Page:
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How to Create a Synth out of Guitar with EQ, Tremolo, FilterFreak & More


Hey everyone. Today, I’m going to be talking about some ways that you can take some traditional fuzzy electric guitar and add some effects to it to make it sound a little bit more like a synthesizer.

I came across this when I was recording a new song for Nation Beat, and there was a temporary track and it kind of had this pulsing synth sound, but the sound itself was a little canned, and we were looking for something that was a little bit more organic.

So what I did was I recorded electric guitar with fuzz just playing single notes, and I used the tremolo plug-in in Logic which can be sync’d to tempo to chop it up and kind of get that kind of stuttered effect.

I recorded an example here using mostly plug-ins. I used the pedalboard plug-in in Logic with a fuzz to get fuzz tone which then is going into the Softube vintage amp room, just on a blackface Fender kind of setting. Pretty clean. Then from there, I’m using this Rosen impulse library with a 4×12 Marshall cab, and that’s just to get the core guitar sound, which is this.

[electric guitar plays]

Real simple, right? I’ll turn the metronome off.

Nothing particularly exciting about that, nor should be because it’s just the bed track for us to mess around with some stuff.

So, what I did is I added a tremolo, which is really cool because you can really adjust the parameters on it to see how much it’s going to cut up signal.

Let’s listen to it on this setting.

[tremolo guitar plays]

It’s almost kind of an 80’s sound.

You can do some cool things with delay with that too.

[tremolo guitar plays with delay]

I’ve got it on a quarter note delay right now.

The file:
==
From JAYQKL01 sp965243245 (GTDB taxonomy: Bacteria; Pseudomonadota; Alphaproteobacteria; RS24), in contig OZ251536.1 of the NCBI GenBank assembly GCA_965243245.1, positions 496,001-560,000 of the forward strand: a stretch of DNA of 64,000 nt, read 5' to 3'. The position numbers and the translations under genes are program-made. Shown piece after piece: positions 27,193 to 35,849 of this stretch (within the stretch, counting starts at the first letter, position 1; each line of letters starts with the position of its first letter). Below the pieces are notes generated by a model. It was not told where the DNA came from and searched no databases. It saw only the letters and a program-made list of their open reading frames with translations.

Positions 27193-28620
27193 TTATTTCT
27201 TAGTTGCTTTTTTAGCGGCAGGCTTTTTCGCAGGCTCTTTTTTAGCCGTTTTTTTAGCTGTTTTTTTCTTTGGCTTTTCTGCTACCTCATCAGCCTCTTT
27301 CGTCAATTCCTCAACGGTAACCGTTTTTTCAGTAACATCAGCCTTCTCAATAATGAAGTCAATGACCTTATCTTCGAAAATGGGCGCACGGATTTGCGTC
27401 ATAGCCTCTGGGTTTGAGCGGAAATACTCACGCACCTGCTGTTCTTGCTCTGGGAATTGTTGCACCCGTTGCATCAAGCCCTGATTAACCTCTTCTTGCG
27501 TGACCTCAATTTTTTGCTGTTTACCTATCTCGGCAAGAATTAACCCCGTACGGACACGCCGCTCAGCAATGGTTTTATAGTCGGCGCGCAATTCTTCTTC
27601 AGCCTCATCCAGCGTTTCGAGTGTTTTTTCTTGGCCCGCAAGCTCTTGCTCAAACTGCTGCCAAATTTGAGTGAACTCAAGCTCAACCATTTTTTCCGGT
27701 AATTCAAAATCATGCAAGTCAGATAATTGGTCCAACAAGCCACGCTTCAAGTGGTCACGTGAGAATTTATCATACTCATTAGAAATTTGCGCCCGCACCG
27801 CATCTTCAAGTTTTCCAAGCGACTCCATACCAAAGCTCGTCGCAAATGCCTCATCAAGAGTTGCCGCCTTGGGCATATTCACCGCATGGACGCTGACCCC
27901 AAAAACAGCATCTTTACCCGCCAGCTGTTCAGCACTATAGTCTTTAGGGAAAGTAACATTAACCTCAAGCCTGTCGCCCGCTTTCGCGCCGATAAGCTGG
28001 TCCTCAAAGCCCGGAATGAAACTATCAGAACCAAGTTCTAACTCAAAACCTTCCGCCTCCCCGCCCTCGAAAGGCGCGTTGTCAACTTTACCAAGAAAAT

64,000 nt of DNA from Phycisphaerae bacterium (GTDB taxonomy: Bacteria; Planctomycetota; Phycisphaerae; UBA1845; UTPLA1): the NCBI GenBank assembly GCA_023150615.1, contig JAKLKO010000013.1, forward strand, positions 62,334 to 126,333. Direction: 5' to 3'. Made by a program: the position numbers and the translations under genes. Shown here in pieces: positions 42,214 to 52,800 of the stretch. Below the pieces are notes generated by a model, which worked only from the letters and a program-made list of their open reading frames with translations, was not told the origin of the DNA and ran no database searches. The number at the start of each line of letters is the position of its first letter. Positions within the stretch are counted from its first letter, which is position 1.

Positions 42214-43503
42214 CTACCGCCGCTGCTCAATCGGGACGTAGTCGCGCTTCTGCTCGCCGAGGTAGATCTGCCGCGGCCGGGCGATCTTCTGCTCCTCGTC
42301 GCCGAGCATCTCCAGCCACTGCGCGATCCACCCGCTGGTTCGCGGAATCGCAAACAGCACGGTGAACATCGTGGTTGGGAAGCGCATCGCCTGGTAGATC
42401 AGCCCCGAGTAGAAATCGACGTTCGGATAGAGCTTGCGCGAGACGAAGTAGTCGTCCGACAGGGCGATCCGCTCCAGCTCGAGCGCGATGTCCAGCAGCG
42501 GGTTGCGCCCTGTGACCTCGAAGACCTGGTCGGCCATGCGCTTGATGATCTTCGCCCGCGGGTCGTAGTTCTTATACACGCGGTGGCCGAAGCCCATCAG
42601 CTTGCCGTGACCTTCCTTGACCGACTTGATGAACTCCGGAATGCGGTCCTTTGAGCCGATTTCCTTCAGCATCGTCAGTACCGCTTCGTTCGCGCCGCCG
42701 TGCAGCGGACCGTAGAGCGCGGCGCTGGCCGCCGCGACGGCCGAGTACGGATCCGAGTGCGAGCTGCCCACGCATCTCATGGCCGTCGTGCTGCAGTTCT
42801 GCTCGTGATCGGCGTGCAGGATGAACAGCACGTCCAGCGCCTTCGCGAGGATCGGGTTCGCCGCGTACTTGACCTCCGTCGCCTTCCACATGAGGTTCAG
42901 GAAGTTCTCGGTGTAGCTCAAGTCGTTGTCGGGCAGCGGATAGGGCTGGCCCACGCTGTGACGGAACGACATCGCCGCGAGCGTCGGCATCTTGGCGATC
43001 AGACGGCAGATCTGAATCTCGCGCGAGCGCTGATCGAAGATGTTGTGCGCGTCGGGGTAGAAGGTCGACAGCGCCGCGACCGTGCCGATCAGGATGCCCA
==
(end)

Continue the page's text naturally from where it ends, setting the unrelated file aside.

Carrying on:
Now, let’s take this a step further. I really got thinking about it and thought, “well, what else can we do to affect that sound?” The first thing that came to mind was this FilterFreak plug-in from SoundToys which really allows you to do all kinds of things with the signal.

So check this out. This is just a preset I found on here called “Dirty Filter s.”

[guitar with FilterFreak]

We’re getting that tremolo effect, but more. Add the echo on top of that…

Alright, I wanted to take it even a step further and I pulled open this FabFilter plugin. I’m going to take this frequency here, and I’m just going to manually automate it. We could even record the automation so if you want to capture a reoccurring rhythm, you’ll be able to cut and paste that through different sections of the song, which could be really useful. Check this out.

[distorted guitar, FabFilter automated]

You can get rhythmic with it.

Another thing you can do is use an EXS24 to basically trigger the side-chain and the gate. Let’s see what this is like. I basically created a software instrument track, I put the EXS24 on it. I didn’t really pick a sound for it or anything, just the regular sine wave sound that comes up is perfect. I set the output of the channel to a buss, and then for the buss, I just turned it off because we don’t really want to hear that sound.

The gate that I created – I didn’t create the gate, I simply just opened it. I set the side-chain to buss 2. So when I play a note on the EXS 24, I’m just using the musical typer right now so you can see me pressing the note, you’re going to hear the note come through the noise gate.

[guitar plays, automating the gate]

I have the delay on too, I’ll turn that off.

That’s just our regular dry guitar signal.

FilterFreak back in.

[guitar with FilterFreak]

We’re going to record that section right there if we were wanting to quantize that and make that really tight, we’d be able to do that. Just an example.


As you can see, we can kind of do so much with this. This is just the tip of the iceberg, but just a few concepts to get you thinking creatively and outside the box when it comes to guitar tracks.

Mark Marshall

Mark Marshall

Mark Marshall is a producer, songwriter, session musician and instructor based in NYC. More at

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